Quick: describe the typical romance novel heroine. You have five seconds. Go. Having difficulty whittling it down? That’s no surprise, because romance heroines are a varied lot. While there certainly are both great beauties and shy wallflowers, (and some who are both; hey, it can happen) that’s only scraping the surface. Since March is Women’s History Month, this month, we’re all about the wonderful women of romance, whether their stories take place in the past, present, future, or another realm. Think you know what a romance heroine is? Might be a little more complicated than that. Let’s toss some ideas around.
First things first. What do we mean when we use the word, heroine? Merriam-Webster says it’s this:
a : a mythological or legendary woman often of divine descent having great strength or ability
b : a woman admired and emulated for her achievements and qualities American heroines such as Eleanor Roosevelt and Rosa Parks remembered as the heroine of the flood
a : the principal female character in a literary or dramatic work the heroine of Shakespeare’s Romeo and Juliet
b : the central female figure in an event or period
That works pretty well actually, and those Merriam-Webster folks do seem to know a thing or two about the English language, so we’ll go with what they said. For the TLDR (too long, didn’t read) version, let’s say female lead in a romance novel. Outside of M/M (male/male) romance novels generally have at least one heroine. If we’re talking F/F (female/female) romance, then there are two. If we go into menage, well, that’ a whole other post in itself, with a lot of variations. In most romance novels, you’re going to find at least one woman, and the story, most of the time, is going to be her story. What kind of woman she might be, however, is a harder thing to define.
The only thing absolutely required of a romance heroine is that she be (or identify as) female. That’s it. She might be in her young teens (females under twelve ate probably not going to be romantic leads) or be a silver vixen in her golden years, or at any point in between. Usually, we’ll see heroines in their late teens, to late thirties, but there is still some variation, as love can come to anybody, at any age, and there’s no age limit on the ability to carry a story. Not that romance heroines sit around and wait for the love to come to them. Oh no, these women, no matter their age, socioeconomic status, time in history (or the future) or even species (again, paranormal opens an entirely new offshoot of this discussion, which we will save for a later time) go out and get what they want. Whether it’s a Regency miss setting her sights on the most eligible gentleman of the ton, a modern woman whose agenda includes love and career, or a futuristic mercenary, who discovers a whole new world (possibly literally) with the last person she’d expect, every heroine starts the book out, wanting something, and, by the end, she has it.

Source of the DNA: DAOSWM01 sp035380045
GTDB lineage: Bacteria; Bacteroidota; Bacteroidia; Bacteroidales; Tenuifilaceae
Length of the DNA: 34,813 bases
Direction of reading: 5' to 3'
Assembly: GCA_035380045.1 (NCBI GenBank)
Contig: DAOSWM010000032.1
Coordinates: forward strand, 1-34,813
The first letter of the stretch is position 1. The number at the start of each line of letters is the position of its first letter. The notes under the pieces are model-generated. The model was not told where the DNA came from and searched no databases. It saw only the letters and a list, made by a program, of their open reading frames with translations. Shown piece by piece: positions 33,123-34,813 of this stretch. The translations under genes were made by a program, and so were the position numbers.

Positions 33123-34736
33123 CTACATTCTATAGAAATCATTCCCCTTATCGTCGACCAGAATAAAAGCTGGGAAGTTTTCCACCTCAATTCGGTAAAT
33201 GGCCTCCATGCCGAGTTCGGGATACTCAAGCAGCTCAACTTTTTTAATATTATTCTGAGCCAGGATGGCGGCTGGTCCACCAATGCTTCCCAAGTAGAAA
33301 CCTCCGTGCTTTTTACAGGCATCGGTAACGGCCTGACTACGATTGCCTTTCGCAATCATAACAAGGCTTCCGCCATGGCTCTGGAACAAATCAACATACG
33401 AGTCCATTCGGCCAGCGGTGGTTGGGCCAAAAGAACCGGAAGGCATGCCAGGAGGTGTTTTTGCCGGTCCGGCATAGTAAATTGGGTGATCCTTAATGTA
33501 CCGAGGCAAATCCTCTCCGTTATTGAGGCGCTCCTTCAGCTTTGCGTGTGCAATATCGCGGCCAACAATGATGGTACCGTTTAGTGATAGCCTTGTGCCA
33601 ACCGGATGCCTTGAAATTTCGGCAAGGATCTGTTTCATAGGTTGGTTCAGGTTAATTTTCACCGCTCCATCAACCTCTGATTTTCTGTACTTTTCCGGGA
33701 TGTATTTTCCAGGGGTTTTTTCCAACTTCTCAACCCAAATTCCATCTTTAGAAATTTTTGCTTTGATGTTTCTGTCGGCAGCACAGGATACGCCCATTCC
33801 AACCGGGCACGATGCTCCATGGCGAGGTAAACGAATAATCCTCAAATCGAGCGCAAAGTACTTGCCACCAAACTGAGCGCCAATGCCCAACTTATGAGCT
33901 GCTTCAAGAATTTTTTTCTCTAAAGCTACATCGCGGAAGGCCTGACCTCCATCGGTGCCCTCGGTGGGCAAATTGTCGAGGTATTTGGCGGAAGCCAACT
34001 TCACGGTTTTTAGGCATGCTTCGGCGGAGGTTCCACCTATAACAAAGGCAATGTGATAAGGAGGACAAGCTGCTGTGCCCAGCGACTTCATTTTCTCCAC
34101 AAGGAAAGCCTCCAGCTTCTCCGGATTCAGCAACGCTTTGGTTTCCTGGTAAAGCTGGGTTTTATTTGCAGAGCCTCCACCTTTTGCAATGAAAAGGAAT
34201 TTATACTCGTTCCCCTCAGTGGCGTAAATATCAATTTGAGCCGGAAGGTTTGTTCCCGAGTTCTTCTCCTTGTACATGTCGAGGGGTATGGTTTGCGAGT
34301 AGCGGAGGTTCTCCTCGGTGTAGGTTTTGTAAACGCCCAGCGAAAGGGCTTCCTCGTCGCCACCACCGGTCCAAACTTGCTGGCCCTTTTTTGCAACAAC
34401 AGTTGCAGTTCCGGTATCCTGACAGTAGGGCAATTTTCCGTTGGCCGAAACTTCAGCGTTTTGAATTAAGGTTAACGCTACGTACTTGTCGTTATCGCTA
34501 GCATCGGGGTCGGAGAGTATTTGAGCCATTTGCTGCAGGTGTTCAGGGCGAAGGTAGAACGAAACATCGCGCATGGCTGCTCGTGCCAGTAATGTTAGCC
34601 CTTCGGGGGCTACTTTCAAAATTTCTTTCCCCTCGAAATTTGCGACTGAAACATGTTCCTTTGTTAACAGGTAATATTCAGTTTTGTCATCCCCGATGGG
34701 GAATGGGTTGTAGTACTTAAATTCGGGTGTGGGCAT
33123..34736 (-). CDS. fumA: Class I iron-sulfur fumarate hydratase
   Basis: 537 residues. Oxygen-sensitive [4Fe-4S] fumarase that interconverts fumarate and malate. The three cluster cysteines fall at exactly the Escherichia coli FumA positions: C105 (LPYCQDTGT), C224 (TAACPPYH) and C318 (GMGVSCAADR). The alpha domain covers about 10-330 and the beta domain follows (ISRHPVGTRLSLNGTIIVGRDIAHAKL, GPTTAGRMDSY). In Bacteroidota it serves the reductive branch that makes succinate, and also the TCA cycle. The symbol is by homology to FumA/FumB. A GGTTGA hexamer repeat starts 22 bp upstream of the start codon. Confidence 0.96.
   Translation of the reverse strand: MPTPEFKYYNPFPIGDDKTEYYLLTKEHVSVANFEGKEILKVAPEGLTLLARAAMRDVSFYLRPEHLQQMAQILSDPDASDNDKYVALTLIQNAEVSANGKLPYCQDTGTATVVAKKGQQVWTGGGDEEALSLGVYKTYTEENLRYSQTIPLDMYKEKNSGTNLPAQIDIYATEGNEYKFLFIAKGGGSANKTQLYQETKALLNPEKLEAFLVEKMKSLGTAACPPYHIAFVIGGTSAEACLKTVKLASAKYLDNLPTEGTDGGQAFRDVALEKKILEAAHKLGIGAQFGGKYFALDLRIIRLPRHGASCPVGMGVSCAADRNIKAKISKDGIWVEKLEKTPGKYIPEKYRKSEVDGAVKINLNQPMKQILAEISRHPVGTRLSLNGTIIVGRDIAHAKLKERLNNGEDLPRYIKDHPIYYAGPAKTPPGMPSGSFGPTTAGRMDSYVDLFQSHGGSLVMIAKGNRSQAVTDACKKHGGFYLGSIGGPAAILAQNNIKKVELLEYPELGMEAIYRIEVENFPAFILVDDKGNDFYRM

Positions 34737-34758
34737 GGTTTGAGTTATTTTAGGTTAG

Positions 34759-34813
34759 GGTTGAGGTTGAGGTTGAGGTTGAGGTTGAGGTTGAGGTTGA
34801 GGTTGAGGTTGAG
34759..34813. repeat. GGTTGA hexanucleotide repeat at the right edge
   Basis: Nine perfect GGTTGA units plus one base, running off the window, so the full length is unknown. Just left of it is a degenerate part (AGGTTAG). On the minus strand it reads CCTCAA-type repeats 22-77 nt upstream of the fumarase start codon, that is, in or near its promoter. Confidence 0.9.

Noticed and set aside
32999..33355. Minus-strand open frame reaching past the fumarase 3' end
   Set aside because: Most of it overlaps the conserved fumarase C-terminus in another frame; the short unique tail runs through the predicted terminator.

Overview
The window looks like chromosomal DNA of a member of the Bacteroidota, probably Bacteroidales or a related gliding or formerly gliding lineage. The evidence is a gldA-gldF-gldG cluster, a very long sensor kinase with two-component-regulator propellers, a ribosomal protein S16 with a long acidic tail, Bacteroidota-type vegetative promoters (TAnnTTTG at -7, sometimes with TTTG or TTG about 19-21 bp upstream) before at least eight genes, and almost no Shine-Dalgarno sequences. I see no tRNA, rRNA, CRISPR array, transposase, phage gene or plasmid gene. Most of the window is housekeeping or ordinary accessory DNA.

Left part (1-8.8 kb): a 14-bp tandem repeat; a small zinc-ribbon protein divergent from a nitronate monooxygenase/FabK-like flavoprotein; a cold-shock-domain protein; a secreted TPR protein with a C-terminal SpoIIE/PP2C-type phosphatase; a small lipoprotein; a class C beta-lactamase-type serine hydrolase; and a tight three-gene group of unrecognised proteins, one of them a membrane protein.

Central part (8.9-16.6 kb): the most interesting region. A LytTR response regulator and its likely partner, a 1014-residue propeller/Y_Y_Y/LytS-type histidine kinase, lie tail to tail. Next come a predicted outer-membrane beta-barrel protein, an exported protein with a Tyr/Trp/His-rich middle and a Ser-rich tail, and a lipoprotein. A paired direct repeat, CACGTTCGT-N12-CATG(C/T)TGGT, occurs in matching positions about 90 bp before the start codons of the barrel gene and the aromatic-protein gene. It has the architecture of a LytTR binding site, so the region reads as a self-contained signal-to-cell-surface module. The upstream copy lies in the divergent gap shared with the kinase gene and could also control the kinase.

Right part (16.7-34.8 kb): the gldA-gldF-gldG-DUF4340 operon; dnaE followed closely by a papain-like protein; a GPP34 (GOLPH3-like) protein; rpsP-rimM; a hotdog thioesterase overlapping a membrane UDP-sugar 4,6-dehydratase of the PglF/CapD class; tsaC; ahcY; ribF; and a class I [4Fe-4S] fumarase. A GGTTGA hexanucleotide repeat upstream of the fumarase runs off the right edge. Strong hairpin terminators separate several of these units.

One of the best definitions of the role of heroines in romance fiction is that romance is the genre where the woman always wins. Always. No shrinking violets, or damsels in distress, romance heroines know what they want, and have a plan to get it. Does that mean it’s always their plan A that works? Far from it, and that’s where the stories get interesting. Romance heroines are more than placeholders, for readers to project themselves into the story (though that’s totally cool, too; a memorable heroine usually has something that allows us to connect with her, some aspect of our own personalities, hopes, desires, or goals) They are, by definition, the heroes of their stories, and they have their own journey, as individuals, that is separate from landing the man (or woman) of their dreams.
For some of us, the heroine makes or breaks the book, and is the deciding factor if this book ends up on our TBR list, or stays on the shelf. When I was a very young romance reader, the heroine was always key. First thing I would do, after ascertaining the book was set in a historical period I wanted to spend the next four or five hundred pages in, was to check the heroine’s name. Pretty, unique, or memorable names caught my attention every time, and I probably did put a few spectacular reads back on the shelf, because the heroine’s name was too common, too clunky, or didn’t inspire anticipation of a great adventure ahead. Good thing there are used bookstores and e-versions of older titles.
The type of heroine can make a huge difference for some readers. Some need hear nothing but the word, “bluestocking,” or “nurse,” or “virgin,” and know immediately, whether or not this is a book they want to read. Others will not ever, ever, ever, read a particular hair color, occupation, or personality type, for personal reasons, while yet others will say it’s all good, and choose based on some other factor. Who has it right? The answer should be no surprise: everybody. The best thing about romance heroines is, that, while reading these books, we are heroines as well. This doesn’t mean we all put ourselves in the heroine’s place (I usually don’t) but, that by the mere act of choosing exactly the sort of character we want to come with us on this journey, we are in charge of our own experience.
So, dear readers, I turn it now over to you. How important is the heroine to your romance reading experience? Is there a certain type of heroine you prefer in general, or do you have different preferences in different subgenres? Do you have a particular favorite heroine, overall? If you could design your ideal romance heroine, what would she be like? Pull up a chair in the comment section, and tell us all about her. If you’re in romance for the dudes, in M/M, or otherwise, we want to hear about that, too. There’s room for everybody at this table.